California lawmakers have approved a program for redevelopment that pumped hundreds of millions of dollars a year into affordable housing and economic development but had been eliminated during the state’s budget crisis eight years ago.
Though lawmakers have given the OK, it’s uncertain, if Governor Newsom will sign off on the plan because of its messy history. A 2010 Times investigation found dozens of cities had spent hundreds of millions of dollars reserved for affordable housing on employee salaries, planning documents and developer subsidies, among other payments — without building a single new home.
Senate Bill 5 by Senator Jim Beall (D-San Jose) would revive the state’s “redevelopment system,” which for decades allowed cities and counties to sequester a portion of local property tax revenue so that the money could be used on downtrodden neighborhoods.
Under the measure, the state will financially subsidize low-income housing, transit-oriented development and neighborhood revitalization efforts. The plan calls for $200 million annually in state funding in the initial years, eventually growing to up to $2 billion a year.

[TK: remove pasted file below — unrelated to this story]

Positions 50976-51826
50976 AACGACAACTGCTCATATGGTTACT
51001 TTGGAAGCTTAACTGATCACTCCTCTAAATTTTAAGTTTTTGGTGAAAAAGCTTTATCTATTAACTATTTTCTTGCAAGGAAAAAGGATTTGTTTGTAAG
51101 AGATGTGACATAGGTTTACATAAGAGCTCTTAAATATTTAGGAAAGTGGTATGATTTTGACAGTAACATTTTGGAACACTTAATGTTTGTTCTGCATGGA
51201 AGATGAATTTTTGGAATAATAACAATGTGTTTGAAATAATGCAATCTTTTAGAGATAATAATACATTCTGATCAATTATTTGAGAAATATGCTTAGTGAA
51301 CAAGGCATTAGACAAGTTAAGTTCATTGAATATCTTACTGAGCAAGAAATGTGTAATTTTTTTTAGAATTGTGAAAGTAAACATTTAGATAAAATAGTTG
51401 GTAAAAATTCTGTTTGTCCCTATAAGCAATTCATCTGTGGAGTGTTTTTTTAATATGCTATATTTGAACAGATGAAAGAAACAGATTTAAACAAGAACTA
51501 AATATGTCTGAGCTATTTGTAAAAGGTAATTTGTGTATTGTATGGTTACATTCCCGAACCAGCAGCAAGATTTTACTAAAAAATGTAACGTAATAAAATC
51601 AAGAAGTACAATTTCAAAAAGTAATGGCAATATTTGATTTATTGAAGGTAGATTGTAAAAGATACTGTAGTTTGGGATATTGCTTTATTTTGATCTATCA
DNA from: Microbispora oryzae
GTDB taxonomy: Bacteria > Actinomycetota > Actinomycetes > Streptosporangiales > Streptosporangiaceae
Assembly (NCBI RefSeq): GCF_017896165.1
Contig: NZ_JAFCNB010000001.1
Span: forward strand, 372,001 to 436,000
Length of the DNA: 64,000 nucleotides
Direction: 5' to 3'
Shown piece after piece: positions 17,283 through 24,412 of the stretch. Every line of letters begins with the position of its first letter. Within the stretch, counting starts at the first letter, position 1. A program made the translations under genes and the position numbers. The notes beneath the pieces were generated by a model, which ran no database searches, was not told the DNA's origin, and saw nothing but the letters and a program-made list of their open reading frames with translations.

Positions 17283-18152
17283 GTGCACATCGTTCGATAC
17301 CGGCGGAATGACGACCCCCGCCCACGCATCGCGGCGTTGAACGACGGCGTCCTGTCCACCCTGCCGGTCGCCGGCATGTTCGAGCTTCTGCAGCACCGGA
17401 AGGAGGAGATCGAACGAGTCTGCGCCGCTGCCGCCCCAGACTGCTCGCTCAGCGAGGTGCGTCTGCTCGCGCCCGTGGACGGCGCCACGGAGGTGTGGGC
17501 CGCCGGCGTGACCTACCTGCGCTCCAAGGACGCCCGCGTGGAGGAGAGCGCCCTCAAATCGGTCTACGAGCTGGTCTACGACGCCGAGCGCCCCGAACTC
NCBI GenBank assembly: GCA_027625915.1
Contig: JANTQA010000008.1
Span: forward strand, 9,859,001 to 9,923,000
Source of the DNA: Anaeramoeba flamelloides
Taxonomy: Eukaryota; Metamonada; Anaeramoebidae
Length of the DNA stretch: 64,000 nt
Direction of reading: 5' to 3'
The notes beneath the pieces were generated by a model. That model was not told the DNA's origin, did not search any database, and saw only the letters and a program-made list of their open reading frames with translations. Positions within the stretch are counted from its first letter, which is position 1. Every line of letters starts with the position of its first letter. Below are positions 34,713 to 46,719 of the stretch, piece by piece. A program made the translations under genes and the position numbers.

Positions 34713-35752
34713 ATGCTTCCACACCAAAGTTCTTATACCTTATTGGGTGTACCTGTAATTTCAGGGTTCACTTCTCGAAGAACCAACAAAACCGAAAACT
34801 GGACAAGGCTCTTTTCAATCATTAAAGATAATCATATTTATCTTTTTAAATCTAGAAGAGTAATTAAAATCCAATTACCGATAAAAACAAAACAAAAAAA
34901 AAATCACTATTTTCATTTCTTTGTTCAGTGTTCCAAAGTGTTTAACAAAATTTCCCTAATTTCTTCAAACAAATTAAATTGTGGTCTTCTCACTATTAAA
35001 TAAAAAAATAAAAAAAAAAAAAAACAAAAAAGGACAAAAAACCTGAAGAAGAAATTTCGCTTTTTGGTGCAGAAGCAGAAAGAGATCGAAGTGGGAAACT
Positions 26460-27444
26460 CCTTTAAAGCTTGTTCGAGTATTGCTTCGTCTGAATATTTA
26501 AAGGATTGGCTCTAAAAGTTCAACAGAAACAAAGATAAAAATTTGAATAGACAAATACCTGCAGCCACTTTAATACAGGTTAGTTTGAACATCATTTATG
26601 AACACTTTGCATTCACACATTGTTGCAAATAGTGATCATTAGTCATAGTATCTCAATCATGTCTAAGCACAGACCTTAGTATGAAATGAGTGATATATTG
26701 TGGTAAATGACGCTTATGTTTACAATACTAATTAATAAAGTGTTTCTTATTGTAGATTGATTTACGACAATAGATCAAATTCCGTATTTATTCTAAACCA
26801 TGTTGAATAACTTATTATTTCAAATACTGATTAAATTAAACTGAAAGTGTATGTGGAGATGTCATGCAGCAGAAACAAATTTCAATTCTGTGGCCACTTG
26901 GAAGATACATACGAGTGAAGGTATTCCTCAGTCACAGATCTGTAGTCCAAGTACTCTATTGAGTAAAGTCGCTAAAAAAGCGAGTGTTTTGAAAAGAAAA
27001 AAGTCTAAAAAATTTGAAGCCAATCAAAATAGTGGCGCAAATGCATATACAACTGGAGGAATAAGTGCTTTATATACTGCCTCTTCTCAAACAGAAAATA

Opponents of the plan have echoed arguments against the prior version of redevelopment, eliminated by then-Governor Brown and legislators in 2011. Brown and lawmakers contended the program was far too expensive, diverting billions of dollars which would have gone to public schools and required general revenue state tax dollars to make up the difference. It was overwhelmingly abused.
Beall said that SB 5 addresses those past problems, in part by having greater state oversight of the spending, but cost concerns have worried Newsom and key interest groups. When he unveiled his initial budget proposal in January, Newsom said other state low-income housing efforts, such as those funded by bonds and the state’s cap-and-trade climate change program, were providing funding and the state should instead focus on beefing up earlier, less-aggressive efforts to replace the redevelopment system.
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